Showcase Higher Education Research and Development Society of Australasia 2015

Graduate attributes, learning outcomes and assessment: Beyond alignment to engagement (#120)

Agnes Bosanquet 1 , Theresa Winchester-Seeto 1 , Anna Rowe 1
  1. Macquarie University, Sydney, NSW, Australia

Abstract Content (up to 300 words recommended)

Graduate attributes articulate a university’s vision of students they seek to develop and the knowledge, values and characteristics they wish to impart. Based on Marsh and Willis’ (2007) conceptual framework for curriculum, graduate attributes represent the intended curriculum, but may not reflect the enacted (what is taught within disciplines) or the experienced curriculum (what a student learns or the capabilities a student develops). This showcase emerges from research on graduate attributes at 39 Australian universities over a 20 year period. The authors have previously analysed graduate attributes in relation to social inclusion (Bosanquet, Winchester-Seeto & Rowe, 2012), student engagement (Winchester-Seeto, Bosanquet & Rowe, 2012) and global citizenship (Bosanquet, Winchester-Seeto & Rowe, 2014). As a whole, we explore the following questions: What is the intended curriculum at Australia’s universities? How has this changed over time? To what extent do graduate attributes align with teaching (enacted) and learning (experienced curriculum)?

This showcase focuses on the enacted and experienced curriculum, looking at the relationship between graduate attributes, teaching and learning. Specifically, it analyses alignment between graduate attributes, learning outcomes and assessment tasks in undergraduate courses from two Faculties (Business and Arts). Included is a diverse set of graduate attributes, encompassing critical thinking, lifelong learning, global citizenship, research skills, creativity, professional judgement and social responsibility. Moving beyond alignment, it evaluates learning outcomes and assessment tasks using the categories passive, active and critical engagement. This represents an iterative process which involved members of the research team independently coding to evaluate the level of engagement represented, and subsequent collaboration to determine the final outcome space. Our findings demonstrate varying levels of engagement with graduate attributes over time, from awareness of and understanding to taking action, appraising and critiquing. Of particular interest are the location and level of engagement of attributes such as ethics and leadership.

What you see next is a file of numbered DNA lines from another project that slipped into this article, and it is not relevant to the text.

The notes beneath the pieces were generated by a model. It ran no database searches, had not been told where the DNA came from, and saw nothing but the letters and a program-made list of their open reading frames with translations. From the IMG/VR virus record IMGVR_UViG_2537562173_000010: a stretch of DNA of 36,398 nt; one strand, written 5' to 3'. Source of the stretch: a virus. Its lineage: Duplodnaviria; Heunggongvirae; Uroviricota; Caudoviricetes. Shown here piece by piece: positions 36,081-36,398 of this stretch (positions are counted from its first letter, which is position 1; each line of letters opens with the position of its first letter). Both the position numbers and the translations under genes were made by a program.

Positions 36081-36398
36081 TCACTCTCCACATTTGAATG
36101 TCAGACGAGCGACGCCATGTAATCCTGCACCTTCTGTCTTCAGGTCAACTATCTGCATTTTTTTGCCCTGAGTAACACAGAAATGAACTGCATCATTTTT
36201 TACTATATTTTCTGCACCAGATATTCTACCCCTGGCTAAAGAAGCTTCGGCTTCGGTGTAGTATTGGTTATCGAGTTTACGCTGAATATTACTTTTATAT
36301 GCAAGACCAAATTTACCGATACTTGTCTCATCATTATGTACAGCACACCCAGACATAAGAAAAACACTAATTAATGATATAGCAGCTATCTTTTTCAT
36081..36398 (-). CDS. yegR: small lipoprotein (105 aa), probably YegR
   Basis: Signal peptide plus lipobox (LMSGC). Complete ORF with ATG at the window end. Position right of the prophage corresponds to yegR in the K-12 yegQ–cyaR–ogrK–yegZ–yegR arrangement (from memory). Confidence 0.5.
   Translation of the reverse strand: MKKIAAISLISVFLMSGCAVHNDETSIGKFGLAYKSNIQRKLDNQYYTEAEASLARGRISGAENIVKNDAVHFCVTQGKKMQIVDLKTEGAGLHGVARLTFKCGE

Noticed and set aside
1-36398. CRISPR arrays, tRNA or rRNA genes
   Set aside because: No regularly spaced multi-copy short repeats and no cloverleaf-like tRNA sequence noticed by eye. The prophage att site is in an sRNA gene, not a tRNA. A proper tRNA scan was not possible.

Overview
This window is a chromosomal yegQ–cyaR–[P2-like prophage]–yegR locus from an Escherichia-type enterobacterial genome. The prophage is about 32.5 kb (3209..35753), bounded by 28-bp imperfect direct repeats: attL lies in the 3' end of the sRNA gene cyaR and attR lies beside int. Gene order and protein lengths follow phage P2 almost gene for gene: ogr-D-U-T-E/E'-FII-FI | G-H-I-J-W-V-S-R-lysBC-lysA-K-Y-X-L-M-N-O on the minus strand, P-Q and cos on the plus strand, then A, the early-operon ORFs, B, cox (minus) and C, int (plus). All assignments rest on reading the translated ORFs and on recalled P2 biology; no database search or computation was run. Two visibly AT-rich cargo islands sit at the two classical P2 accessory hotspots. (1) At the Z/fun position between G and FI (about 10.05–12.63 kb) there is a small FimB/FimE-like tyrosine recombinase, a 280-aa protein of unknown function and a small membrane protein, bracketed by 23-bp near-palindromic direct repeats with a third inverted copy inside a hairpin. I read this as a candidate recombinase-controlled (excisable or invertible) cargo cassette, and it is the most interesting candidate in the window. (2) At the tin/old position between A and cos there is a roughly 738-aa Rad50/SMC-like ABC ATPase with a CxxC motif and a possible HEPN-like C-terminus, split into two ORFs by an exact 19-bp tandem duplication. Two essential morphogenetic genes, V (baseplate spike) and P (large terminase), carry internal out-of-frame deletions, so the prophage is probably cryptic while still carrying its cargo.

Addressing the theme/s of the Conference (up to 200 words recommended)

This showcase aligns with the conference theme Assessing, evidencing and evaluating graduate capabilities. It builds on a unique cross-institutional data set which examines graduate attributes at 39 Australian universities over a 20 year period. It specifically focuses on the enacted and experienced curriculum, by examining the way in which graduate attributes are taught and assessed within Arts and Business disciplines. By mapping the alignment between graduate attributes, learning outcomes and assessment tasks, and evaluating engagement using the categories passive, active and critical, this showcase examines the extent to which students’ learning experiences contribute to the development of their graduate capabilities.This research provides an evidence base that has implications for practice and policy including curriculum development and changes to assessment strategies and approaches to ensure critical engagement with graduate attributes.

  1. Marsh, C. J., & Willis, G. (2007). Curriculum: Alternative approaches, ongoing issues. Upper Saddle River, NJ: Merrill Prentice Hall.
  2. Bosanquet, A., Winchester-Seeto, T. & Rowe, A. (2012). Social inclusion, graduate attributes and higher education curriculum. Journal of Academic Language and Learning, 6 (2), 73-87. index.php/jall/issue/current
  3. Winchester-Seeto, T., Bosanquet, A., & Rowe, A. (2012). Smoke and Mirrors: graduate attributes and the implications for student engagement in higher education. In I. Solomonides, A. Reid and P. Petocz (eds), Engaging with Learning in Higher Education. Faringdon: Libri Publishing.
  4. Bosanquet, A., Winchester-Seeto, T. & Rowe, A. (2014). Conceptualising global citizenship:Analysing intended curriculum in Australian universities. In A. Kwan, E. Wong, T. Kwong, P. Lau & A. Goody (Eds.), Research and Development in Higher Education: Higher Education in a Globalized World, 37 (pp 48 - 60). Hong Kong, 7 – 10 July 2014.
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